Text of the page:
2013 Infiniti JX
Brand-new seven-passenger crossover is packed with technology, either standard or available
by Jim Flammang
Reviews - 2012 - autoMedia.com
Cynics might wonder if the auto marketplace really needs another crossover. A premium luxury seven-passenger model, at that. Obviously, marketers at Infiniti–Nissan's luxury division believe a niche exists, which can be filled by the brand-new 2013 Infiniti JX crossover wagon. Introduced in Spring 2012, the JX promises "real 3-row utility" along with "emotive" styling that includes a "low roofline that doesn't compromise interior headroom." Infiniti's new design language debuted with the Essence concept vehicle, and the double-arch grille/headlight shape leads to a double-wave hood, while "crescent-cut" D-pillars bring up the rear.
Under the Infiniti JX hood, a 3.5-liter V-6 engine develops 265 horsepower at 6400 rpm, and 248 pound-feet of torque at 4400 rpm. A continuously variable transmission (CVT) works with front-drive or "intelligent" all-wheel drive. Fuel economy runs around average for a vehicle of this size. The Environmental Protection Agency (EPA) gives the front-drive JX an estimate of 18 mpg in city driving and 24 mpg on the highway. All-wheel drive drops the highway figure to 23 mpg.
Unlike the FX wagon, with its undeniably sporty feel, the new JX leans closer to the ordinary side in both appearance and driving pleasure. Though not difficult to drive, the 2013 Infiniti JX feels really big. Acceleration is relatively tame at any speed. Highly quiet all around, the JX emits little engine sound—but not much is happening, either. Steering feel is suitable for this vehicle class, and the ride is smoothly appealing.
Dimensions and Appearance
Built on a relatively long 114.2-inch wheelbase, the 2013 Infiniti JX is 196.4 inches long overall—5 inches longer than an FX and a foot shorter than the huge QX56 SUV. Ground clearance measures 6.5 inches. Standard tires are 18-inch on aluminum alloy wheels, but 20-inchers are available.
Each Infiniti JX has a front underbody spoiler, integrated rear spoiler, and rear tire deflectors. Zero front and rear lift promises to enhance roadholding. A four-position Drive Mode selector lets the driver choose Standard, Sport, Eco, or Snow. Available Active Trace Control can help improve cornering feel, according to Infiniti.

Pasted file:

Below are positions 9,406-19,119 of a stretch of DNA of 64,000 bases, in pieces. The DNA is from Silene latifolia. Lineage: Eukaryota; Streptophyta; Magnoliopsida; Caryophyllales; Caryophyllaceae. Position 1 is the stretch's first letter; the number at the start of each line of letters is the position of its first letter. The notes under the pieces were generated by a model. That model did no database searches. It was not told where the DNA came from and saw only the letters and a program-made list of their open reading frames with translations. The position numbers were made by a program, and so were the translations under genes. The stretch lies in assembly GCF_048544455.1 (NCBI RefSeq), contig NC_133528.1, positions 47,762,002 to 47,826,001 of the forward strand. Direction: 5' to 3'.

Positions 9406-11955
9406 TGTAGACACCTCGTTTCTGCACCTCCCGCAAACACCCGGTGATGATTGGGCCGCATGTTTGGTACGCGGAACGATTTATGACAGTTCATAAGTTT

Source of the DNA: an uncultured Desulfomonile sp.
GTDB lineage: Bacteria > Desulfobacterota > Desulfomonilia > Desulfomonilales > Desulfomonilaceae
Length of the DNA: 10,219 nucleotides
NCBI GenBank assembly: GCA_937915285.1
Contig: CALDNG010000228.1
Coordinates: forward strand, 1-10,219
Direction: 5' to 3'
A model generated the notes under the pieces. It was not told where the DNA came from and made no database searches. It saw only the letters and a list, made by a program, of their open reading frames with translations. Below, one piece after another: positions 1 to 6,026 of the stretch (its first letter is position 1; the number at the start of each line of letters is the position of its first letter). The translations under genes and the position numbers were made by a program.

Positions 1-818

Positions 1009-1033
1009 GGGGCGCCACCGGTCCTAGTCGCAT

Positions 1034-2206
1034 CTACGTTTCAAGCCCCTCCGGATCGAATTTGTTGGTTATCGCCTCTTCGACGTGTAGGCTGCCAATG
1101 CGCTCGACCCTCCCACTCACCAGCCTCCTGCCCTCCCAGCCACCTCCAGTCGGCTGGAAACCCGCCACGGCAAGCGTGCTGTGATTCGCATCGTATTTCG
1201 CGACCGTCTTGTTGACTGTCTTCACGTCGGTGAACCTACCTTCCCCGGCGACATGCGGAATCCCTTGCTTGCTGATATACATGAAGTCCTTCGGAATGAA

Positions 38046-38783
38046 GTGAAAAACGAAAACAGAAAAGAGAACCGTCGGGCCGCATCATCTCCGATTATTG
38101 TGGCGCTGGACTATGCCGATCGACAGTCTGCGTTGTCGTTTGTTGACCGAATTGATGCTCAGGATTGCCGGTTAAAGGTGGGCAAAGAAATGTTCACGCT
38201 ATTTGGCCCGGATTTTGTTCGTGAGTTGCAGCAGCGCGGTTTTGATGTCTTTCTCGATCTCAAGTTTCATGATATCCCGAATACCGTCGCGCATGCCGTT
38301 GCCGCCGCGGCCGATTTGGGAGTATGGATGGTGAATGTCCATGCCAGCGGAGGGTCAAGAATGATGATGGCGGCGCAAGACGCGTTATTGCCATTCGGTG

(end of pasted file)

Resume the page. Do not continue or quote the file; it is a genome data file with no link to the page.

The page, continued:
Infiniti claims "segment-leading" passenger volume and rear cargo volume (with third-row seats folded and second-row seats slid into their forward-most position). The JX also promises more second- and third-row legroom than a Cadillac Escalade. A flat platform floor provides total fore/aft adjustment of 5.5 inches for the second-row seats. Access to the third row is available without removing an installed second-row child seat.
Leather-appointed seating is standard, with heated power front seats and tri-zone automatic temperature control. Heated/cooled front seats are optional, as are heated outboard second-row seats. Second- and third-row seats are split folding and can recline. Eight cupholders and six bottle holders are installed. Audiophiles can choose the available Bose Cabin Surround 15-speaker sound system.
Automatic high-intensity discharge xenon headlights are standard, as are foglights and large LED taillights. A power rear liftgate is standard, and rain-sensing wipers are available. Power-folding heated mirrors can have a reverse tilt-down feature. A power sliding moonroof is standard, with a panoramic moonroof available. Wide door openings and the sliding second-row seat should help ease third-row access.
A new Intelligent-View display includes Fine Vision electroluminescent gauges, along with a 7-inch color vehicle information display. Gauges are easy to read and the glovebox is huge, in an attractive interior. Front occupants get plenty of space, but the driver's seat bottom is short and support could be better–though it's reasonably comfortable. With second- and third-row headrests up, the rearward view is horribly constricted. As promised, the second-row seats slide fore and aft separately. Those seats are somewhat hard, however, and foot space is limited–not appropriate for a large vehicle.